Analysing the FX risk position

Analysing the FX risk position

Identifying anomalies and formulating responses

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For companies with international operations and significant foreign exchange risks, detailed analysis of these risks is tremendously important. As well as examining the possible effects of FX on earnings, such analysis should in particular focus on foreign exchange exposure – the point of departure for all efforts to control FX activities. Appropriate risk control measures – from risk reduction to exposure management to hedging strategies – can then be identified.

In everyday practice, exposure analysis is often limited to merely adding foreign exchange positions together. Rarely is more in-depth analysis conducted in order to pinpoint specific measures and reveal potential for optimisation. Sadly, the consequences are blatantly obvious: All too often, unexpected FX effects give treasurers a nasty surprise. Common causes include a lack of accurate planning for the maturity profiles of payments in foreign currencies, with the result that specific hedging does not take place. Alternatively, risk horizons are often assumed to be too short or too long. This leads to economic underhedging or overhedging, with all the effects this entails for foreign exchange.

Analysis and visualisation of the foreign exchange risk position

What, then, should be done? What is needed is a 360-degree analysis of the risk position to create transparency about the nature and structure of foreign currency cash flows! Comprehensive analysis lays a solid foundation on which to identify the risk profile. It should cover four distinct dimensions:

  • Nature of the cash flows (e.g. splitting cash flows into the following categories: divisions or product groups, currencies (e.g. by risk content), internal/external and sender/recipient)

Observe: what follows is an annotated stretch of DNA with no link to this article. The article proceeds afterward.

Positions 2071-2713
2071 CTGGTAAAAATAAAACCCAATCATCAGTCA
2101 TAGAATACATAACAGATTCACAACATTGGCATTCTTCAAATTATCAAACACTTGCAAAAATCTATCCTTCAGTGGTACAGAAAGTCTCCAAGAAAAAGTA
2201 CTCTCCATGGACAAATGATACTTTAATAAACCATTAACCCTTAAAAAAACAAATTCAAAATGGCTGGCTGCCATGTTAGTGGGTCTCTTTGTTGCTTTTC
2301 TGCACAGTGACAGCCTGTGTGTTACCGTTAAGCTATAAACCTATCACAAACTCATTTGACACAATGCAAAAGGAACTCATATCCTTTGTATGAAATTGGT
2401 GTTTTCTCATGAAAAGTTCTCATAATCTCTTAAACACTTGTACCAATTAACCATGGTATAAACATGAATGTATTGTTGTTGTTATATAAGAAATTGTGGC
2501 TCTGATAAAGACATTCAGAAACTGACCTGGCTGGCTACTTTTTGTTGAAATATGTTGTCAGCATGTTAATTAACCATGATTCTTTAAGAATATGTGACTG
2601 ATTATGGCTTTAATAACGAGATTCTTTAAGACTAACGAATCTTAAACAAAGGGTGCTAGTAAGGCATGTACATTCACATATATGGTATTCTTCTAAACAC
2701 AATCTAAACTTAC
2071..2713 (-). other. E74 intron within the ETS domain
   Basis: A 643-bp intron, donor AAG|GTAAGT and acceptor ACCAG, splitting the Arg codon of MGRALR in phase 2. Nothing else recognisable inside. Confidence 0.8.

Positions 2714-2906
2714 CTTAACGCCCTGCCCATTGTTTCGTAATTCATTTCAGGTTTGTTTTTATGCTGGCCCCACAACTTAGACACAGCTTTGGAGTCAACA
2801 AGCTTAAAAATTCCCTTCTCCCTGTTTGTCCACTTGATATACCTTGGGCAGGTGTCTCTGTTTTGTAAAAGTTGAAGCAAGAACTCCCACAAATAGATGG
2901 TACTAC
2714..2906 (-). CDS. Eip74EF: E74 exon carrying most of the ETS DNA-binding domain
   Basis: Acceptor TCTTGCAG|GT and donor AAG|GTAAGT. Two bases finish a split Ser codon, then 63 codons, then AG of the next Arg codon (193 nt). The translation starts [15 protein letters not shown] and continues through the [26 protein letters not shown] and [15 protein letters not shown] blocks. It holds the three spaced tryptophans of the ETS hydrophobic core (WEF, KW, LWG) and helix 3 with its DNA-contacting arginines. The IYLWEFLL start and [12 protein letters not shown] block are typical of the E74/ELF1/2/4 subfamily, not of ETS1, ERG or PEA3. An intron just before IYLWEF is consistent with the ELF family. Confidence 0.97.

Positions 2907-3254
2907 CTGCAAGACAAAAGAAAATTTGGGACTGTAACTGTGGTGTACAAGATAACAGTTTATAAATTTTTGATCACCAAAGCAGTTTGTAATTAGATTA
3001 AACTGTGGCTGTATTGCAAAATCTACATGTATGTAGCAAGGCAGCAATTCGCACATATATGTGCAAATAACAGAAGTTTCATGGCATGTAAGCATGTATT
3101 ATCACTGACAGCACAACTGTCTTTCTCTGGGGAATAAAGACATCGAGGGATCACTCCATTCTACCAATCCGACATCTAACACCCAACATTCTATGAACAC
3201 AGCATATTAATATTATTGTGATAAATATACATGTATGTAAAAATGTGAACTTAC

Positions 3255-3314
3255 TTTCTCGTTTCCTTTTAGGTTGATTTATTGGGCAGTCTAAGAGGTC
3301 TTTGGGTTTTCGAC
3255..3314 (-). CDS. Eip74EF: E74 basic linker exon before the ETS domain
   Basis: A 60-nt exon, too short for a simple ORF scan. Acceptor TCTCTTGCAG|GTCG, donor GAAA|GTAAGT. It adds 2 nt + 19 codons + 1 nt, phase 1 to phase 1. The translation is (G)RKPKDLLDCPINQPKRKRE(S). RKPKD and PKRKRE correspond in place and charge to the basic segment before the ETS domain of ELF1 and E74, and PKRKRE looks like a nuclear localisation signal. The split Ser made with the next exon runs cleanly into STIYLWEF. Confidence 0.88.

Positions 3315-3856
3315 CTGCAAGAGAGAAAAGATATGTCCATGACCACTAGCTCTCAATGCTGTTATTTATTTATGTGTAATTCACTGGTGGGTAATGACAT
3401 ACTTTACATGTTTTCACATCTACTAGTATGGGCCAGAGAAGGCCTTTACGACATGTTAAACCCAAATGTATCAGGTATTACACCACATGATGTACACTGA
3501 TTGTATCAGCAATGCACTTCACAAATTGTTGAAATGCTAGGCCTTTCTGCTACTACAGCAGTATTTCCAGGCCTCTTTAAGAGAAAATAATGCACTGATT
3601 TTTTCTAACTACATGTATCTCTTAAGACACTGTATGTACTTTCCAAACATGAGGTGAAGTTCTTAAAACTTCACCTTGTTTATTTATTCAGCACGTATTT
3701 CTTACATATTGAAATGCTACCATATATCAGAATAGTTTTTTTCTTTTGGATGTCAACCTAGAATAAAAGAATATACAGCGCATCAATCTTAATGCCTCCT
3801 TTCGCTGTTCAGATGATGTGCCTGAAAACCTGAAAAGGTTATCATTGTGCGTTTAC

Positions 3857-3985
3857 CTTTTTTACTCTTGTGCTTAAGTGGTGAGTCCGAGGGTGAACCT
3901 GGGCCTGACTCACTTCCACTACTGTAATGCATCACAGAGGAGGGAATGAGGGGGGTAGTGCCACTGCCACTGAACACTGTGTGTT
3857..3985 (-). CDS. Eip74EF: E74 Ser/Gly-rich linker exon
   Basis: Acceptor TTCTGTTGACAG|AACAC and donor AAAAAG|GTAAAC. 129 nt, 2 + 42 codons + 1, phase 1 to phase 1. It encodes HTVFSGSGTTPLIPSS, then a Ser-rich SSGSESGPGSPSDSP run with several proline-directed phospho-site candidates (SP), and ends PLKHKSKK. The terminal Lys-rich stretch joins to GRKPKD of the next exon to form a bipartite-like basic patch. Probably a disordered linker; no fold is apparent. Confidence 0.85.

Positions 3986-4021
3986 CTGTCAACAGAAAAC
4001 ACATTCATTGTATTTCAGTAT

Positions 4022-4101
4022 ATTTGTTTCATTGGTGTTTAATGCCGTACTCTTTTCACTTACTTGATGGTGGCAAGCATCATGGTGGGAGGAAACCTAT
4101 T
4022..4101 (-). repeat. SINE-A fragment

• Payment periods (e.g. determining the length of the risk period from which a cash flow results)
  • Historical development of the company's payment volume (e.g. identifying anomalies due to a significant increase in recurrent exposures over time)
  • Frequency of exposure (e.g. clarifying whether exposures are one-time events or regular occurrences).

The precise number and definition of dimensions must be tailored to each specific company depending on the business model and both external and internal conditions (e.g. data availability and any regulatory changes).

What is known as a "cash flow map" provides a very vivid complement to FX risk position analysis. At a given point in time, a cash flow map visualises internal and external cash flows, breaking them down by currency within the structure of the company being analysed. A variety of structured information can thus be seen at a glance. For example, the nature of the cash flow – internal or external, the specific currency and/or the sender or recipient – can be seen immediately. In addition, by juxtaposing a current cash flow map with maps from previous reporting periods, it is possible to produce tangible historical comparisons.

The figure below shows an example of a cash flow map based on a fictitious company headquartered in Germany:

Source: KPMG AG Wirtschaftsprüfungsgesellschaft

Click here to enlarge image